Out of balance? Positivity–negativity ratios in couples’ interaction impact child adjustment.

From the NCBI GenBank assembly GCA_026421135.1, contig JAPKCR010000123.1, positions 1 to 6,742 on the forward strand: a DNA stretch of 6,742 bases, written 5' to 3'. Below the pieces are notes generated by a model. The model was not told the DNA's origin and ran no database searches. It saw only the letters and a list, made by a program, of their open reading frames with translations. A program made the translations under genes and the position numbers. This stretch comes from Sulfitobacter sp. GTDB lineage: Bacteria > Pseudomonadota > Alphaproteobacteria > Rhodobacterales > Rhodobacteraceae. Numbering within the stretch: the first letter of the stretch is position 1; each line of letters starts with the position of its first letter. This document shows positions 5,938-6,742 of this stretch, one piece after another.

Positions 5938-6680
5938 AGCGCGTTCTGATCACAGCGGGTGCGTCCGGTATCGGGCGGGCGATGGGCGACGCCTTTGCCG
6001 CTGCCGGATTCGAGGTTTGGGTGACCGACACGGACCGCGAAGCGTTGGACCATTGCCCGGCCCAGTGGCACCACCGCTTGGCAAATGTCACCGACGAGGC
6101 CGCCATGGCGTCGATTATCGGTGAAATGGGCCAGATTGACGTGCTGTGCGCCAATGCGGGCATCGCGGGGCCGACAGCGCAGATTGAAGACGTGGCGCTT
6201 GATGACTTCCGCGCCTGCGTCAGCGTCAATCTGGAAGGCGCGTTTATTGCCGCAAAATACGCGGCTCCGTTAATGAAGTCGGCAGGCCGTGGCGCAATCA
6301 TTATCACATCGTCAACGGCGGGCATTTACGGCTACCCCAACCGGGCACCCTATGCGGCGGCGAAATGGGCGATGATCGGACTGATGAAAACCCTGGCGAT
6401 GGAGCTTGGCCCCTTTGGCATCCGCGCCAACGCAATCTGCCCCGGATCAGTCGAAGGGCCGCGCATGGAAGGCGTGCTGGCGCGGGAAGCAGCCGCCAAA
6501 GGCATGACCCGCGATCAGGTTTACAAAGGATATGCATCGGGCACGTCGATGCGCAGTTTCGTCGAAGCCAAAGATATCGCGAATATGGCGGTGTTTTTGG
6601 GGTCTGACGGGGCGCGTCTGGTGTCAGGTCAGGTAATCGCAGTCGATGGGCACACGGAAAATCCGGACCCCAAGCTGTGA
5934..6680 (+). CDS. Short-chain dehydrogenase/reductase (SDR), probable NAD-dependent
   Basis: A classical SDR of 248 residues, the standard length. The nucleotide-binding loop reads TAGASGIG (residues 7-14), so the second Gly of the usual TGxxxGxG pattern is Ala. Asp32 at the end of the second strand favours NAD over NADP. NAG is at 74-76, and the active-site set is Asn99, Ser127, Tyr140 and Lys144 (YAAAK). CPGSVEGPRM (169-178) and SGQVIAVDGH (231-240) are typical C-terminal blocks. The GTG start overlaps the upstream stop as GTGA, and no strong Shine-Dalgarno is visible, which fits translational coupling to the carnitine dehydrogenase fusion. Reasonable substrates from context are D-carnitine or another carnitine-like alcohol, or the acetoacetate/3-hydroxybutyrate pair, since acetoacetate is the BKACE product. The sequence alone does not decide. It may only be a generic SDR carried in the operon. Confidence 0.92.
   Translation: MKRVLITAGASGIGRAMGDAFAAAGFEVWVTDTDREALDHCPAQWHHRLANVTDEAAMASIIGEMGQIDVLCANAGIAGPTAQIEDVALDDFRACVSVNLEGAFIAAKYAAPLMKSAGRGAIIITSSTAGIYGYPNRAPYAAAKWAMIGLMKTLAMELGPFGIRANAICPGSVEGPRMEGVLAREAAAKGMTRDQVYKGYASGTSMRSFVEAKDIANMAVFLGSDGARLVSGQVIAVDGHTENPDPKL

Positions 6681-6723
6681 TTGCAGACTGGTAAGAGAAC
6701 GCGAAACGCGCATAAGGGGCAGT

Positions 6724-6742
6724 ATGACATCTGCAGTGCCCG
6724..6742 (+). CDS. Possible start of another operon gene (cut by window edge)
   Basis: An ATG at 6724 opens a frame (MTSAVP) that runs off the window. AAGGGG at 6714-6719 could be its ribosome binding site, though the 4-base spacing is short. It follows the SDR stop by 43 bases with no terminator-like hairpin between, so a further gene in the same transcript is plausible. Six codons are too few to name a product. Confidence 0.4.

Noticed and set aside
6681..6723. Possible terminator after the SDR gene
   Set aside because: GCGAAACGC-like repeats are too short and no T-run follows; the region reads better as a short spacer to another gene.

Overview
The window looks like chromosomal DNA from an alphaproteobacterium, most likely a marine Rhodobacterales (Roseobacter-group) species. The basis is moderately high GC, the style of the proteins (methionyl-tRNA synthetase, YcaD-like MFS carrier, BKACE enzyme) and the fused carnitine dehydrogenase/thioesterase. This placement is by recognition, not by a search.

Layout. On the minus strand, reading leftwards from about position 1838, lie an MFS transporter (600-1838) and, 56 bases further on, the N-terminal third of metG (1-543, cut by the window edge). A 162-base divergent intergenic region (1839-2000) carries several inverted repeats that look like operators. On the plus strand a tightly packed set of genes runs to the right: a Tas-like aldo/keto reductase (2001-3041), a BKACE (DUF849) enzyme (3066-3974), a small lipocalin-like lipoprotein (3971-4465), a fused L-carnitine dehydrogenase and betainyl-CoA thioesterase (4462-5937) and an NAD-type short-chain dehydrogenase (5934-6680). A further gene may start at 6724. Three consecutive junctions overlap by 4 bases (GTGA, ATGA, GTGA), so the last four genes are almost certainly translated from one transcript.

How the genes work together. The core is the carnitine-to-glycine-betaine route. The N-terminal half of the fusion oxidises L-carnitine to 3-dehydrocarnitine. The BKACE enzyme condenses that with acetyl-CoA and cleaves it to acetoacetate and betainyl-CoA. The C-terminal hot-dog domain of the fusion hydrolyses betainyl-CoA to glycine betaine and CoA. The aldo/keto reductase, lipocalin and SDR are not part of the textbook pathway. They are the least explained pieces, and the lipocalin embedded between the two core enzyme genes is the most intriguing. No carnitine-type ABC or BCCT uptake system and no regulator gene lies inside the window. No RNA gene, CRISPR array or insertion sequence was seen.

Parental conflict is a well-established predictor of child maladjustment. Most research, however, has not considered how the couple’s positivity–negativity interaction ratio (i.e., the ability to compensate for negative behaviors with positive) may be linked with child adjustment. We examined interparental positivity–negativity interaction ratios reported by one partner as a predictor of child self-reported internalizing and externalizing problems using 3 waves of survey data gathered from 809 families across 5 years in the German Family Panel (pairfam) study. Latent class analysis revealed 4 distinct classes of parental positivity–negativity ratios evident at all 3 waves: (a) very high positivity–very low negativity, (b) high positivity–moderate negativity, (c) moderate positivity–low negativity, and (d) low positivity–very high negativity. Latent growth curve analyses revealed that children from parents in the low positivity–very high negativity ratio reported higher scores of internalizing problems across all waves compared with children from the other groups. This finding indicates that the impact of negative couple interactions on child internalizing problems is counterbalanced by the amount of positivity also present in parental relations. The study suggests consideration of positive and negative aspects of parental relations simultaneously is warranted in clinical practice or when studying the impact of parental couple dynamics on child development. (PsycINFO Database Record (c) 2018 APA, all rights reserved)